Findlay C. Penix, professor emeritus of education, died May 9 in his home in New Smyrna Beach, Fla. He was 79.
Born in Spokane, Wash., Penix completed his bachelor's degree in English and education at Eastern Washington University in 1941, his master's degree in curriculum development in 1948 from Columbia University, and his Ph.D. at Northwestern University in 1955.
Penix was a decorated Army infantry captain serving during World War II. He resumed teaching in 1947. In 1949-53, he was an instructor in education at the State University of New York, Potsdam, and in 1953-55 held a similar position at Northwestern University. Penix came to the U-M in 1955 as an assistant professor of education, was promoted to associate professor in 1963 and professor in 1970.
Penix taught graduate and undergraduate students, offering courses in general elementary teaching methods, elementary school curriculum and elementary school social studies. He was the author of several articles on social studies education for The Elementary School Journal and Social Education. Penix also co-authored the book Teaching the Social Studies and contributed chapters to Current Research in Social Studies, New Challenges in the Social Studies and Readings on Elementary Social Studies: Prologue to Change.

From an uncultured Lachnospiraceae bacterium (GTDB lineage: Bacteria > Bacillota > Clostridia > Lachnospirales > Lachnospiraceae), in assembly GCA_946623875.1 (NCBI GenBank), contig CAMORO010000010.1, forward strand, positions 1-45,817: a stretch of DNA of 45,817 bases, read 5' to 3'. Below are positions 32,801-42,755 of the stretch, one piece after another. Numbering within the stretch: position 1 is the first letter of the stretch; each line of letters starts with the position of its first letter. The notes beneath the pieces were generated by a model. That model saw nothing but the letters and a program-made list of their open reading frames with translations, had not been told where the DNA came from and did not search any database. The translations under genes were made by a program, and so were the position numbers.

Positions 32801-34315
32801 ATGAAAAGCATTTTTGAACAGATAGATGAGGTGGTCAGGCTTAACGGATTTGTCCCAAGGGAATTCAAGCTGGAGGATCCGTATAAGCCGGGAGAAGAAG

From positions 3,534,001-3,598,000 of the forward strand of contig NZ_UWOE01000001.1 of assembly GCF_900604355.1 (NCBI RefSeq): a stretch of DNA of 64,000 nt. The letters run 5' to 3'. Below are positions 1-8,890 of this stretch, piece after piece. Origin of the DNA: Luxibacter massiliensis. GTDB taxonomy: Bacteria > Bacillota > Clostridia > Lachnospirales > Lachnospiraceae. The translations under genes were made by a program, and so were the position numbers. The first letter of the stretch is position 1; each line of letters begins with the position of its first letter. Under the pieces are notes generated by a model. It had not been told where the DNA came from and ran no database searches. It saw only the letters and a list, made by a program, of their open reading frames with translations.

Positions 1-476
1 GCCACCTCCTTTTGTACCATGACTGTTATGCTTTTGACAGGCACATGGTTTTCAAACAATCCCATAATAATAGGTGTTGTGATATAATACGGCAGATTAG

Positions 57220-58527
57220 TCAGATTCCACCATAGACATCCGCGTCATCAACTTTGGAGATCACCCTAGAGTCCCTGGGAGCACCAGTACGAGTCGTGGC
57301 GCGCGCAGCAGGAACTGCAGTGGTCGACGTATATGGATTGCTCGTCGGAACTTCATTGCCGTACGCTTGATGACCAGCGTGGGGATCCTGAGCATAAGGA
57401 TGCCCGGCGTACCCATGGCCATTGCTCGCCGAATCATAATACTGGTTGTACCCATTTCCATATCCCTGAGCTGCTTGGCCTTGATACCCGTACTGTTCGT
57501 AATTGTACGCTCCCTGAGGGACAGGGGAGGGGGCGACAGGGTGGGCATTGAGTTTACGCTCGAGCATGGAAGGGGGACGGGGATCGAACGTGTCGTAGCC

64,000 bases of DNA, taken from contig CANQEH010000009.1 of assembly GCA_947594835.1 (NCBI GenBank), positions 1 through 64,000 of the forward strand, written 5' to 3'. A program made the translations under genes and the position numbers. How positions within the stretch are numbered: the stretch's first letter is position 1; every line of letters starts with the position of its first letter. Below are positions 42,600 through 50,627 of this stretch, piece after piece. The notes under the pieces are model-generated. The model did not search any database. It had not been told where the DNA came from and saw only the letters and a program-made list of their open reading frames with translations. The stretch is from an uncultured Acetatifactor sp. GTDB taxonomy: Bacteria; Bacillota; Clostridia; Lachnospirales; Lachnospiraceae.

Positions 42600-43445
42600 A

Penix served as coordinator of the Elementary Directed Teaching Program from 1963 until his retirement in 1980 and chaired the Student Teaching Committee for 10 years. He was a member of St. Peter the Fisherman Episcopal Church, loved gardening, music and being near the ocean.
Penix is survived by his wife Isabel of New Smyrna Beach; daughter Susan Steinhouse and her husband Sam of Moreland Hills, Ohio; brother Gordon Penix of Seattle, Wash.; sister Janet Kelly of Waldport, Org.; two grandsons Justin and Nicholas Steinhouse; and several nieces and nephews.